This is the first entry of Check Your Premises, so I should explain what I’m doing here exactly. This is, more or less, a philosophical blog, but only in the general sense.
Why should we care about such a sterile, pointless field as philosophy? My blog name, I think, gives the answer. Philosophy, at its best (most of philosophy is useless junk), forces us to acknowledge and reconsider our premises.
There is a huge gap between intelligence and wisdom. Intelligence is the capacity to build and understand a field, assuming a number of premises. Wisdom is our capacity to acknowledge and correct those premises when they are wrong. Both are crucial capacities in order to live a happy and productive life. People who have both are rare (and I do not hold to the pretension of being one of them).
Most people concentrate on the news and what they think about them. This does not concern me at all, because people who do that never question their premises. It is a pointless, self-serving form of dialogue, like most dialogue in a democratic society. To even dignify it with the word “dialogue” is generous.
Take a simple proposition that someone may utter: “I think he should be sent to jail for a long time.” It seems like a very simple opinion, but innumerable premises underlie it. Some examples:
* The speaker believes that jail is a valid concept.
* The speaker believes that people should be sent to jail for a long time.
* The speaker believes that “he” is morally responsible, we presume, for some horrible crime.
* The speaker believes that people who break his own moral code are (at least sometimes) morally guilty.
* The speaker believes that some people, presumably the judiciary system of his country, should send that person to jail.
I am not saying that the above premises are incorrect per se, simply that these premises will almost never be examined, even though failure of any single one of these would completely destroy his belief.
Here is another proposition: “Immigrants steal jobs and should be stopped.” This also implies numerous premises such as:
* There is such a thing as “stealing a job.”
* There is such a thing as an “immigrant.”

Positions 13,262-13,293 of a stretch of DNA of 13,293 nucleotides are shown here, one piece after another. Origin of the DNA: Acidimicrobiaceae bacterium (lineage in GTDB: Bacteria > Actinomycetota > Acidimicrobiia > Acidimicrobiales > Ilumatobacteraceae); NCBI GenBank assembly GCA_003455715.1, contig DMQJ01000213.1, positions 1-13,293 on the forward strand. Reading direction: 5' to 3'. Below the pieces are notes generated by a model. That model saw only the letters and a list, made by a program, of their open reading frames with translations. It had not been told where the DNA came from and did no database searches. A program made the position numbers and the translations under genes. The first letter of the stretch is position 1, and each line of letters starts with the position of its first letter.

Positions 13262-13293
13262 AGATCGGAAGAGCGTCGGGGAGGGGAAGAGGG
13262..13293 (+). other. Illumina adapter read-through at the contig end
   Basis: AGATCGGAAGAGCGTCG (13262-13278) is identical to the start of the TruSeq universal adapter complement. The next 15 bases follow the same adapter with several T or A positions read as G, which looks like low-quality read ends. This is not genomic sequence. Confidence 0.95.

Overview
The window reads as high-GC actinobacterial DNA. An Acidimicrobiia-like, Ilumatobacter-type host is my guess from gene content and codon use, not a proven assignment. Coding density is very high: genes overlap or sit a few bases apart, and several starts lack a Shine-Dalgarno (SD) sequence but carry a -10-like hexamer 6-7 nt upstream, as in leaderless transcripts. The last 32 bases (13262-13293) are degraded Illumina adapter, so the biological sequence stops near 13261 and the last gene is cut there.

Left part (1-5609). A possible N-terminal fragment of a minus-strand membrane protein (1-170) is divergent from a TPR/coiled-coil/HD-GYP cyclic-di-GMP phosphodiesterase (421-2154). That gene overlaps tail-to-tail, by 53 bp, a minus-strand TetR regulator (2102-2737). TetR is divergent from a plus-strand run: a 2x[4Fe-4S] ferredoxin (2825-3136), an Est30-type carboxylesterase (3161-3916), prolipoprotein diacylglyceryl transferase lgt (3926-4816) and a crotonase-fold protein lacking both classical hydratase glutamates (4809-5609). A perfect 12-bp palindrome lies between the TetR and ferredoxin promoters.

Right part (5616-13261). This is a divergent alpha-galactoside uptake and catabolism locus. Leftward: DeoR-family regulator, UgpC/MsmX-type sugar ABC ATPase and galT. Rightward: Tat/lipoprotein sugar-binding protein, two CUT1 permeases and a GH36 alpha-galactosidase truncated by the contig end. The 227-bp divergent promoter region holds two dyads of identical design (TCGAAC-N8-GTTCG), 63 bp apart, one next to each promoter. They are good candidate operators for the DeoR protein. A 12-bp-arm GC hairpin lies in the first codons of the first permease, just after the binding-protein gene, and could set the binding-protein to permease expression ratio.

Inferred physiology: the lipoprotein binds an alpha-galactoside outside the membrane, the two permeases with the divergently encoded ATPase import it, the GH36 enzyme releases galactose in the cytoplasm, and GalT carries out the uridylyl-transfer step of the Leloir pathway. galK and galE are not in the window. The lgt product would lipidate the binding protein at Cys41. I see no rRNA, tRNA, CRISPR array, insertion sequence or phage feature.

* People should be stopped from “stealing jobs.”
* Someone has to stop “immigrants.”
* It is moral to stop “immigrants.”
Well, are hidden premises important? Virtually everyone lives a life based on these elaborate and gigantic fantasies, which are nothing more than memetic constructs designed to subjugate the individual into a propagation vector. The two big ones- politics (king, president, country, nationalism, war, law, police, immigration, taxes) and religion (God, church, sin, “religious morality”, dogma) are responsible for the great majority of the suffering inflicted on human beings, as well as a gargantuan unseen loss in freedom, happiness and prosperity for the whole world.
And yet these two are purely memetic constructs, and, when examined even cursorily, collapse completely. And we don’t even need to get into all the other beliefs people hold, which can also cause tremendous damage to one’s integrity, finances, health or even life.
Virtually everyone is a delusional wreck, not by ignorance, but by conditioning. If everyone reconsidered all of their premises, there is no doubt in my mind that people’s thinking would change in a rather drastic way, and so would the world. But doing such a thing requires tremendous energy, capacity to adapt, and education. And most people are hopeless. This is not pessimism but simply the grim reality of things as they stand under the once again ever-tightening noose of collectivism and irrationalism.
It is not in the interest of any ideology based on submission to teach people to check their premises. To do so would lead them to question the structure of the beliefs they must submit to. Religio-political ideologies, as well as more minor beliefs like New Age ideologies, altruism, or even diets, are memetically well crafted, but from a rational standpoint they appear completely absurd. At that point, of course, hope and belief take hold in the believer’s mind, reifying the ideology as untouchable, and doubt becomes pointless.
I would go even further to say that not only does everything we say and so imply hidden premises, but also automatically implies values. To speak of philosophy is fundamentally merely another way to say that we are speaking of morality, as the act of checking our premises itself, like any choice, is a moral decision based on our values. Someone who does not value honesty or rationality will not desire to check his premises, and therefore will not.
While not fundamental in epistemic terms, morality is really just another way to discuss our motives in doing anything, including doing philosophy or epistemology. Morality is therefore strictly inescapable.
The fact that I go to the grocery store to buy food, while an innocuous act, has grave implications for my worldview. It indicates that I believe in a universe which operates by natural law and causality- otherwise I would see no point in doing anything at all in a futile attempt to fulfill anything. Indeed, I could not even hold values to begin with. It indicates that I value going to the grocery store, and by extension that I value food. It indicates that I find voluntary trade at least minimally moral.
Are these assumptions valid? Are my assumptions any more valid than the ones in the examples? How can we know?
The answer is very simple, but at the same time very involved and demanding:
Check your premises.